The commoner. (Lincoln, Neb.) 1901-1923, November 01, 1913, Page 9, Image 9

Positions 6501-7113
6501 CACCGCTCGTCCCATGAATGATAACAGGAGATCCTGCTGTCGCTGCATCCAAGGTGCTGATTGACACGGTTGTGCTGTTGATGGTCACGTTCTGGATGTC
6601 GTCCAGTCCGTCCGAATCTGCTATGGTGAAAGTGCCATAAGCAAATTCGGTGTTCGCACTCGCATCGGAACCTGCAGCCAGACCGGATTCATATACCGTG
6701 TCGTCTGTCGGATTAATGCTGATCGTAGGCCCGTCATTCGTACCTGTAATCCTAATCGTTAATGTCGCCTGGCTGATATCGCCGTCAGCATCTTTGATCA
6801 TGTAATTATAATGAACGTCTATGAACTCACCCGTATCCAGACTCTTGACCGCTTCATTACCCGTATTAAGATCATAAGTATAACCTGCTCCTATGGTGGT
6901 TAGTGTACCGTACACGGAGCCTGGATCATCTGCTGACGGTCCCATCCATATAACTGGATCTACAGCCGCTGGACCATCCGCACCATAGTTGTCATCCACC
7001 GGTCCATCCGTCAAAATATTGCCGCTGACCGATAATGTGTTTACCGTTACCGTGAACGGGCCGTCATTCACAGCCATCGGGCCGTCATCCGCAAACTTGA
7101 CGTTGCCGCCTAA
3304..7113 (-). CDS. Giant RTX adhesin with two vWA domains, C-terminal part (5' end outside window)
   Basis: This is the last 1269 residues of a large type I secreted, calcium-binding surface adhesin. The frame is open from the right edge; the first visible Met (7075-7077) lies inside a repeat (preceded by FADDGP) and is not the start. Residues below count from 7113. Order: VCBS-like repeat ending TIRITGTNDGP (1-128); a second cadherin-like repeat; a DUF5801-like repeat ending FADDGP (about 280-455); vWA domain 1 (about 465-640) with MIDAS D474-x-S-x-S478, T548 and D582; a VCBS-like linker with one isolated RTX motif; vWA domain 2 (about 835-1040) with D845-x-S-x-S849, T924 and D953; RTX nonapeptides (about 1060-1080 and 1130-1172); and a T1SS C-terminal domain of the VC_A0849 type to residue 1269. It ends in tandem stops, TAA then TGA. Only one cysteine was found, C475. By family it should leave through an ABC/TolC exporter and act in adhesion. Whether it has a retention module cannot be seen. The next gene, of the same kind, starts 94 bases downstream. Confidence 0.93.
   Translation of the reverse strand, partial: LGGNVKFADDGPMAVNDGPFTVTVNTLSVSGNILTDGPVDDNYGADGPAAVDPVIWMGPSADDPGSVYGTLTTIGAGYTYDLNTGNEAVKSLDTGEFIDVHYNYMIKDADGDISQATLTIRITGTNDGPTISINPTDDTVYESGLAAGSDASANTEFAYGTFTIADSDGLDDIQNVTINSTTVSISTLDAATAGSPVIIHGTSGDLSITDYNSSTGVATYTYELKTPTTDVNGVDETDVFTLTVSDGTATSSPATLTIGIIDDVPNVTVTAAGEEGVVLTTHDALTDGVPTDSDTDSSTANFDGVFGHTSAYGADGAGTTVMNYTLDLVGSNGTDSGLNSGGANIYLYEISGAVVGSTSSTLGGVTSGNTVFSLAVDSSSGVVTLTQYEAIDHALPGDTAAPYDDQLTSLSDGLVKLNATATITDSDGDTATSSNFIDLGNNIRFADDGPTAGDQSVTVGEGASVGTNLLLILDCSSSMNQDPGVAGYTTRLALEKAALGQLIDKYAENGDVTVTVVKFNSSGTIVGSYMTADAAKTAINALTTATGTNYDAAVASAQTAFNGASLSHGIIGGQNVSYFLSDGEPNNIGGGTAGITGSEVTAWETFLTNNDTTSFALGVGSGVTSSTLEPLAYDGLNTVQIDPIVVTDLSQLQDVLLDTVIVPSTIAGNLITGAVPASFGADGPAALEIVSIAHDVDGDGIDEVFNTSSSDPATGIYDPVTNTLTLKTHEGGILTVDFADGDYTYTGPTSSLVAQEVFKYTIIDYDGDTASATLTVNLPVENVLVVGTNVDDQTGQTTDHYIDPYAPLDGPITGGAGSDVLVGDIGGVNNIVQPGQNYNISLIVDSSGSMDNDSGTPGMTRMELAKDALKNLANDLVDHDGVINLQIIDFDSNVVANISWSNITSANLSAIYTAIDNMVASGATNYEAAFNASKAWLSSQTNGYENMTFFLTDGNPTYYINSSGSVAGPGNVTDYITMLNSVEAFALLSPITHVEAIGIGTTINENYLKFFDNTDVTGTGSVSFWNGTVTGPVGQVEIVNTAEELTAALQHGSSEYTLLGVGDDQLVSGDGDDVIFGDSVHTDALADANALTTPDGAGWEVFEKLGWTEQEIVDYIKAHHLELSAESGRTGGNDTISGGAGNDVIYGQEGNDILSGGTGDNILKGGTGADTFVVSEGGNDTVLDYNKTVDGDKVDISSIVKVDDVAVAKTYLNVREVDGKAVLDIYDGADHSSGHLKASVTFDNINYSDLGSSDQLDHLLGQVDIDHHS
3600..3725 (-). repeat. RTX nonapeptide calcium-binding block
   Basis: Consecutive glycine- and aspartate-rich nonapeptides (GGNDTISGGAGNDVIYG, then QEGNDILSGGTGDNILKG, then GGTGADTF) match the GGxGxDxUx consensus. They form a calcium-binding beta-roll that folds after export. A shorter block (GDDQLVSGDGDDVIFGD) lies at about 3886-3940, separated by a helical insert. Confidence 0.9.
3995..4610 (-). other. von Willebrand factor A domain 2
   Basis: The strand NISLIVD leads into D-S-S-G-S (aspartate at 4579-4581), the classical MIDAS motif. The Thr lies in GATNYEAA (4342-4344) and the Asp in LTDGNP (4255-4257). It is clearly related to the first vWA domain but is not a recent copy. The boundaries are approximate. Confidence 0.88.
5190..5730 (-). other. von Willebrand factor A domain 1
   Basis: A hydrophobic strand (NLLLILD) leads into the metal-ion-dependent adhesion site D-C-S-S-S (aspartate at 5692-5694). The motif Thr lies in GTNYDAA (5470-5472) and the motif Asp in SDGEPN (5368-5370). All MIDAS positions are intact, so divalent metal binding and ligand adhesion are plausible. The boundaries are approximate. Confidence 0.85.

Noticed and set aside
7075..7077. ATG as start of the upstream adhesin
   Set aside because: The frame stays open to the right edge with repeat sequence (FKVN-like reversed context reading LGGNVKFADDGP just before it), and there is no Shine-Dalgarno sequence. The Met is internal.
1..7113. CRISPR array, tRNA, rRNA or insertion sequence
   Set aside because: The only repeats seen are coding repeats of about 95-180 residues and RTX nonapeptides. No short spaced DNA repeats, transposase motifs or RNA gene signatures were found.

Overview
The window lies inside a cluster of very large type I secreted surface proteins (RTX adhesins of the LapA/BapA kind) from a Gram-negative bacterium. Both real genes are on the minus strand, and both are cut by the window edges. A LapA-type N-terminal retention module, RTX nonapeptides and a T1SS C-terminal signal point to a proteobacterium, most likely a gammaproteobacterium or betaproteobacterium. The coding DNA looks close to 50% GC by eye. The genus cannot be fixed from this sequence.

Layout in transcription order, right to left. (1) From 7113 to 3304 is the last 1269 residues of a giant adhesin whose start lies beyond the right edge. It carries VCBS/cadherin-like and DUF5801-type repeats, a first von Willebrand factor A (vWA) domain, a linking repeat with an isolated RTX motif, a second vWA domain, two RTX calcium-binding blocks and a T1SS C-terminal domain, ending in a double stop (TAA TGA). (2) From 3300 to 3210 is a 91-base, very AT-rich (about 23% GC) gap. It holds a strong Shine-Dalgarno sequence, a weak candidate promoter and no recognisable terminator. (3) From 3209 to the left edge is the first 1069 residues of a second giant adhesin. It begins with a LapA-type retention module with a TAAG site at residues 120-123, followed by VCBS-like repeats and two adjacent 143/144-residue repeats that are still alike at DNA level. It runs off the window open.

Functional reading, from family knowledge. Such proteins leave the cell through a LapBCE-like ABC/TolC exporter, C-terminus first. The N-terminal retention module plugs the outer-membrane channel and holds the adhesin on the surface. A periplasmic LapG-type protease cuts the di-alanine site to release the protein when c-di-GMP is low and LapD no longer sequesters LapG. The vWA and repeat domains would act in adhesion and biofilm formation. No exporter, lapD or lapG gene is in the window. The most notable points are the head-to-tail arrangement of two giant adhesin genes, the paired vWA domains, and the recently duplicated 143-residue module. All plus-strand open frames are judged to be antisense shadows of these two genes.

Yiif.wn-riiy wy$$W9B&w'v The Commoner NOVEMBER, 1913 9 Rosslter, formerly Chief Clerk of the Census, aS special agents to study the present conditions of statistical work, particularly the unfinished work of the Thirteenth Census, and to make plans for the better organization and administration of the Bureau in connection with its future operations. As a result of this study several recommenda tions have already been made the purpose of which is to insure greater progress in completing the final reports of the Thirteenth Census. It has been deemed undesirable to tabulate "Occu pations" further than has t lready been done and stopping the work at this point will expedite the publication about six months and reduce the cost of completion by about $65,000. The report on Native or "Mother" tongues has been limited to the chapter in the forthcoming final volume on population. The numerous tables relating 'to Mines and Quarries that were already in b ille tins, proofs or manuscript have been printed, same to constitute the final report. The tables for the benevolent institutions and for prisoners in jails, the insane and feeble minded, and paupers are to be published without further derivative tables or explanatory text. The an nual compilation of statistics on forest products has been abandoned, being without authority of law. The annual report on financial statistics of cities in 1912 is to be completed and published by January 1, 1914, and the report for 1913 is to be curtailed. Both reports are to be printed only with brief explanatory texts and no further attempt is to bo made to elaborate future reports on municipal financial statistics. The reports on Mortality Statistics for the years 1911 and 1912 are to be published before the close of the pres ent calendar year and the work upon the stand ardization qf, death rates, life tables and occu pational mortality suspended until then. LIGHTHOUSE SERVICE In the Urgent Deficiency Appropriation Bill Congress has made provision for the establish ment of a light station on Navassa Island in the West Indies. This island lies between Haiti and Jamaica In the direct route through the Wihdward Passage to the Isthmus of Panama, and to Caribbean portfc. For ships bound north it Is thVflrst'lahdfaU after leaving' the Isthmus.. The "fcurV&rtfc .iii this' region are 'if rqgular and strong,' 'anciVeamerjs Sometimes 'have . to stop until the weather clears sufficiently for (them to pick' up the coast of Haiti. The 'isjand lias been occupied by American citizens.' ' The increased traffic makes the establishment of an efficient aid at this point desirable and this traffic will be still further increased on the opening of the Panama Canal. It is proposed to establish a flashing acetylene light in a second-order lens on a high tower so as to prevent obscuration by the plateau when passing the island close to, as well as to be equally visible on all sides. The proposed light on a 150-foot tower will be visible 23 miles, The light will be of about 20,000 candlepowe'r, sufficiently bright to be seen at this distance in clear weather. It is proposed to equip this light with sufficient acetylene gas to operate for a year at a time, and it will probably require at tention after a thorough preliminary watching at intervals of from three to six months. BUREAU OF NAVIGATION Two years ago John McNamara, of "Williams port, Pa., was shanghaiied on an oyster boat on the Chesapeake Bay and after inhuman treat ment endeavored to escape and was drowned. Twenty-two days later the master of the same boat was murdered and two members of the crew were killed. Crews of other vessels were ill treated, forced to sleep in ill-ventilated and un sanitary quarters, and other appalling conditions were alleged to exist throughout the oyster fleet. To remedy these conditions during the winter months, the Department of Commerce purchased the motor boat .Tarragon and .placed her in charge of Mr. A. Lincoln Dryden, former State Senator of Maryland and Collector of Customs at Crisfield, with a crew of three men. Close supervision of the shipment of seamen, the quar ters provided for them and their treatment was begun, and has resulted in a reconstruction of many of the crew quarters on oyster vessels and in the betterment of the conditions of not less than 3,500 men. During the past summer the Tarragon was sent into the Philadelphia and New York cus toms districts where over 15,000 small motor boats were navigating dangerous waters and in many instances carrying large numbers of men, Women and children. During the month or August in. the New York district alone 1,574 in . spections were made and 605 vessels were found without the life-saving equipment required by law. One hundred and sixty-four of these vessels had no means for extinguishing burning gasoline and had the gasoline exploded or caught flro the safety of those on board would have de pended on ,the vessel getting ashore or on the life-preservers. Two hundred and fifteen vessels carrying 1,284 persons were found without such life-preservers. Many vessels wore navigated, without lights after sunset and without whistles with which to sound passing signals if collisions threatened. These figures furnish an outline of the benc ficient work of the Tarragon in its mission oT safeguarding life on small vessels. A campaign of education was conducted in. which the owners and operators of vessels cordially cooperated and the efforts of the Department met with general approval. Penalties in most Instances wore mitigated to nominal sums and the owners of motor boats made to realize that the safe navi gation of their vessels was the object of tho Department and only such penalties were im posed as were necessary to that end. ' As the motor boat Season in the northern ports is closed, tho Tarragon is again in the oyster fleet supervising the shipment of crews, their treatment and the quarters and food fur nished. After this work is done the vessel will proceed through the sounds in South Carolina and as far south as Key West, Fla., admonishing owners of motor vessels as to the navigation laws, looking after the interests of the crews and seeing to it that vessels are equipped with every means of safeguarding the lives of those who travel 6n the water. COAST . ND GEODETIC SfRVEY The six vessels of the Coast and Geodetic Sur vey employed on the coast of Alaska during the summer have closed work for the season. The steamer Patterson is upder instructions to pro ceed direct lothe Hawaiian .Islands and to con tinue the survey of .the.,shores of those islands. Tho steamers. McArj.hu r, Gedney anc'. Explorer will proceed to Seattle, while the Yukon, and Taku are to be laid up in Alaska. During the fiscal year t,l 94.3 and during the season v Just. closed, the principal work .oE these vessels in .Alaska has been a-survey of the en trance to the Kuskokwiin. River by the steamers Explorer and Taku; surveys in Kasook Tnlet, Sukwan Strait, Tle'Vak Strait and San Cristoval Channel by the steamer Gedney; surveys in Cook Inlet,- in the vicinity of Alalik Bay', between Al'alik Bay and Resurrection Bay, at Nakat Har bor,' Burriett Inlet and .Iniskin Be by tho steamer' 'MeArthur; surveys of Clarence. Strait and of the Shumagin islands and in the vicinity of Unihiak Pass by the' steamer Patterson; sur veys of the northwestern part of Prince. "William Sound between Naked Island and Port Wells, artd in the north arm of Simpson Bay and thence to the southward and westward by the steamer Taku; and surveys of Turnagain Arm, Cook In let, and in the approaches to the Kuskokwim River by the steamer Yukon. The Survey of Tlevak Strait by the" steamer Gedney has made available a passage formerly feared and avoided by navigators. By its use the steamer route for vessels along that part of the coast may be considerably shortened. The inspection of the 3 41st meridian boundary between Alaska and Canada has been completed. The two parties at work in the Mt. St. Ellas region and the party on Portland Canal have closed work. In the course of the survey in the Mt. St. Elias region, that peak, which is at the southern extremity of the 141st meridian boundary, was ascended to within 1,500 feet of the summit. THE STATE DEPAIITMEXT For the benefit of the readers of the Com moner the following statement is made in regard to the more important appointments that come under the control of the Department of State. The foreign service is divided into three classes". The Ambassadors and Ministers come in the first class. There are 11 Ambassadors and 32 Ministers. These are not under the civil service and appointments are therefore made di rectly by the Presfdent, with the approval of the Senate. - , , In the second class come the cecretaries of embassies and legations. There are 0G secre taries. These are under civil service and en trance is by 'examination and appointment from the eligible list the appointments being made by the President and confirmed by the Senate. The consular service is made up of consuls general consuls, vice consuls, consular assist ants consular agents, and clerks. There Afft 57 consuls general and 241 consuls. Tho, posi tion of vice consul is honorary rather than one of pecuniary value; ho receive no salary excopt in the absence of the Consul. These places are appointive and are not covered by the civil serv ice; neither arc the clerks and consular agents but the salary for these places is so small that one can hardly afford to accept such a position unless he has somo reason for desiring to ac quaint himself with the country to which Uq goes. Consuls Ubnoral, Consuls, and Consular Assistants are under tho civil service. Entrance to this service Is through examination, the Presi dent making appointments from the eligible list with confirmation by tho Senate. Tho appoint ments, according to tho regulations, aro for tho first and second classes, in which the salary In $2,000 and $2,300, respectively. 'Promotions aro made In .the service according to merit, all promotion!; being by appointment and with the confirmation of tho Senate. Tho President has the right to appoint by special order, subject, of course, to confirmation, but linn announced that this will only bo done In extraordinary cases and when available men cannot be found in tho service. There Is a long-standing dispute as to whether Ambassadors and Ministers should bo put under civil service. In most European countries the diplomatic service is a career and men outer with the expectation of remaining In It for life, Thoro are some in this country who favor tho adoption of this plan but they have not thus far been able to alter tho system. The President has changed considerably more than half of the Ambassador? and Ministers and the appointees will not suftor in comparison with tho men whom they suc ceeded. Tho criticisms that have been in ado have not been directed against the charncter of tho appointments; these have not only com mended themselves to the American public, but the appointees have been well received abroad, occasionally some newspaper complains that "ex perionced men" aro being dismissed and that men without diplomatic experience aro being substituted -it must. bo remembered that tho Democrats have not ha'd much chanco during tire last twenty years ttf secure diplomatic' experience; and tho fair minded will not give much weight to the Republican contention thnt the serVlcd suffers when a .Democrat takes the place of a Republican. The Democrats who have received appointment have either been journalists ok literary men of high standing or men of- ex perience in political and business life. It Is a great mistake to suppose that experience in the diplomatic service necessarily fits one for a diplo matic appointment. Experience may acquaint one with the formalities of such a life but these aro of little importance compared with the more substantial qualities required. An ambassador or minister can soon learn .enough of the formalities from tho secretaries, whose !)osltios, being under, the civil service, are permanent, but he cannot absorb from others the things thnt make a successful diplomat. To properly repre- sent one's country abroad the ambassador or minister must have a thorough acquaintance with his country, must be In sympathy with, American institutions, and in harmony with tho polcies of the administration. No : resident can hope for great success In his foreign policies it he has to work them out through men who are at heart antagonistic to him. Moreover, long absence from home may greatly impair one'a ability to properly represent his country's ifl interest. If the civil service were applied to, ambassadors and ministers the President would have to take those ho found In office and make such use of them as he could, regardless of tbcli4 fitness or unfitness for the particular work to be. done, whereas, under the appointive system, which we ndw liave, the President can select men who are especially qualified for the work ta be entrusted to them, it is tho difference be tween a ready-made suit and clothes cut to fit." .Before Nebraska passed a lav,- requiring state banks to contribute to a fund which guaranteed the payment In full of depositors in any state bank that failed it was asserted with so muck emphasis and repetition ttut it convinced a great many persons that it would mean that most ot the banks would surrender their charters aatl become national banks. Nothing of tho kind happened. Tills fact may be cited to allay any fears that might arise because the national bank ers, are. pow declaring their solemn belief that the passage of the Owens-Glass currency bill -will force many national banks to become state banks, dfcfc i'